A Difficult Start
Conditions at the end of the 2017 Alberta harvest were in some cases below normal and above normal. Two of the main staple wheat crops, 86% of Hard Red Spring Wheat and 85% Durum Wheat were above the five year average for quality (Shooshtarian, 2017, para.2). Statistics Canada data estimates a 5% increase for wheat, excluding Durum (Statistics Canada, Wheat (excluding Durum), para.1) and Durum will fall 23% from last year (Statistics Canada, Durum, para.2). Prices for both are expected to rise later this year.
Why food prices will rise might be due to the drought conditions which affected winter wheat. Sub-surface moisture content was considered below average in the southern parts of the province and above average in the north (Shooshtarian, 2017, Regional Assessments). Moisture conditions across the southern prairie provinces are rated below average and recovering from drought conditions (Arnason, 2017, para.4).
Harvest has concluded within growing regions in the Southern Hemisphere. Despite increasing acreage (fall 2017) to boost production totals for their growing season, Argentina has suffered drought conditions which has resulted in the costliest agriculture disaster to date, to the tune of $3.4 billion dollars (Masters, 2018, para.2). South Africa wheat production has fallen 23% from last year (Mchunu, 2018, para.5). Australia wheat has dropped 36% (Reidy, 2018, para.2). The Southern growing regions have all mostly experienced drought conditions during the maturing phase along with early frost and/or wet conditions hampering harvesting.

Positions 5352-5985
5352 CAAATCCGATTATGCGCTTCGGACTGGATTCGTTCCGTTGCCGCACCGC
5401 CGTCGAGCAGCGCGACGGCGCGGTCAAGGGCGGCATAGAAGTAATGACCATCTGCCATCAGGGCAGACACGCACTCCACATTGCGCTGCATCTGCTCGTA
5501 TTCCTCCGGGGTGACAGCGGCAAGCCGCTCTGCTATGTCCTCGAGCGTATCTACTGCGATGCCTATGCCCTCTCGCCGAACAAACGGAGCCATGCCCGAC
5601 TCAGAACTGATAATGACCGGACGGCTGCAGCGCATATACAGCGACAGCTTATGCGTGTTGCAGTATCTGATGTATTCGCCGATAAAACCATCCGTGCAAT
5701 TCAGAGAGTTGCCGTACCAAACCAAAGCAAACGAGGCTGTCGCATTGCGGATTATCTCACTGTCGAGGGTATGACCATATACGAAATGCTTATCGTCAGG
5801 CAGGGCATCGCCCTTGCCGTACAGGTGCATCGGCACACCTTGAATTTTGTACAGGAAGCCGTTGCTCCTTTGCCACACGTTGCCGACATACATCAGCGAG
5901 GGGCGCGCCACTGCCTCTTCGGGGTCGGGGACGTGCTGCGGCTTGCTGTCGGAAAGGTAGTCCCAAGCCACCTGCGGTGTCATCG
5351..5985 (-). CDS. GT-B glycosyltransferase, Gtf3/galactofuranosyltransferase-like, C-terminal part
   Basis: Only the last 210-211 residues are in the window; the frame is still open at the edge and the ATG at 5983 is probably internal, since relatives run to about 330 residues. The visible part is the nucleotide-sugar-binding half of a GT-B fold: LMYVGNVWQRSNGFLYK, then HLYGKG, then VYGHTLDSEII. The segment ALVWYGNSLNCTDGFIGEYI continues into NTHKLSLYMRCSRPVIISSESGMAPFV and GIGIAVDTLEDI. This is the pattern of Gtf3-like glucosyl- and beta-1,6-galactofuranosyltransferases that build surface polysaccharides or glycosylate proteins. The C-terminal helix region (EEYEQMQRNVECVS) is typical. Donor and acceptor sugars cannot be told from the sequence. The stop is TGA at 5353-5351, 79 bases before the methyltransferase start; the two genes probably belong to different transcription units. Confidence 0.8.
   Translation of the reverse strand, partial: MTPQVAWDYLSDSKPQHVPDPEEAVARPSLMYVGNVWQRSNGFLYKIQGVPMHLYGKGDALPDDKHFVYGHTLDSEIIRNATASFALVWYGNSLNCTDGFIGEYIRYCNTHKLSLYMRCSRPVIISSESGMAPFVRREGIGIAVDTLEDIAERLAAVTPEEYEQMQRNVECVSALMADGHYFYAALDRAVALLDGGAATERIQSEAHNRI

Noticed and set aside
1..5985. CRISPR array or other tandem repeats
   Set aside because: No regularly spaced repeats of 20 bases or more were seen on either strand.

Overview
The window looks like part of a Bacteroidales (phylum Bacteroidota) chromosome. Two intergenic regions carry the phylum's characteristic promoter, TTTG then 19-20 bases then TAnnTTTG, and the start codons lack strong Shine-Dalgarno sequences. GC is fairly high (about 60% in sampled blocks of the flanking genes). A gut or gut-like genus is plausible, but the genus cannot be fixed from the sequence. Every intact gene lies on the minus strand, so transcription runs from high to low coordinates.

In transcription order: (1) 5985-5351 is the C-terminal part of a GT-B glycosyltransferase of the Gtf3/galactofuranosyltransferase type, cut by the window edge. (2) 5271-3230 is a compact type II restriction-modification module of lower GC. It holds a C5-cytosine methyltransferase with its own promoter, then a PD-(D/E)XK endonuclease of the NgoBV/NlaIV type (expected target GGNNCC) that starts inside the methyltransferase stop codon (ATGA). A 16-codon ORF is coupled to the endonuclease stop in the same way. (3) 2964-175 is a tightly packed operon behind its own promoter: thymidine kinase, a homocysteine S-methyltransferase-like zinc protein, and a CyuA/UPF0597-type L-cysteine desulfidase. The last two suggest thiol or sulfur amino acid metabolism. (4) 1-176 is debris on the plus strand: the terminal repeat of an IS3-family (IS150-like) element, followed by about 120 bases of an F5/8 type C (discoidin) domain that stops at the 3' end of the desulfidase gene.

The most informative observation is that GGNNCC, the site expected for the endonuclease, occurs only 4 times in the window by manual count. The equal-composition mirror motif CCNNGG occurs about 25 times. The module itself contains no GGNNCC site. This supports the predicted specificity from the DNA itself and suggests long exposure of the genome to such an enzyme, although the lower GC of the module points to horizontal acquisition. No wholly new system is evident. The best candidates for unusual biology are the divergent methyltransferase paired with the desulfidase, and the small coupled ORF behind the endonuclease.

The Food Agriculture Organization (FAO) of the United Nations has forecasted the 2018-2019 growing season for wheat worldwide to contract by 1% (750 million tons). The United State’s Department of Agriculture’s WADSE Report also reflects this number as well (USDA, 2018, P.8).
Canadian estimates for the 2018-2019 growing season is forecasted to increase by 5% for Durum (Statistics Canada, Durum, p.2) and 4% for wheat, excluding Durum (Statistics Canada, Wheat (excluding Durum), p.3). Russian wheat production is expected to decline by 7.7% this year (Donley, 2018, para.1).
Drought conditions during the previous years can impact winter and spring crops which has resulted in the current numbers and downward revisions of forecasts. The downward production of most growing regions is a disturbing trend and at the end of next year will be telling if this is a long term trend.
What was not accounted for in the current forecasts is the delay that the Northern Hemisphere farming is experiencing due to cold or heat. Cold and wet conditions are hampering most major crops due to not being able to seed when the ground is not dry (Heard, 2017, para.17). Russian plantings are experiencing near drought conditions and it is hoped that rains will come (Gartner, 2018, para.2). Across the states and Canada, weather woes are preventing planting and the planting of shorter term duration crops, abandoning wheat, will result in lower production numbers for wheat later this year (Gartner, 2018, paras 3-4).
This graph was included in last’s year summary at the end of harvest and bears more consideration. 2017’s number is lower than the initial start in 2013 and also lower than the five year average. 2018’s projected numbers are around 4% but with plantings being delayed or abandoned we might see worse numbers going ahead. It will be interesting to see how production numbers turn out.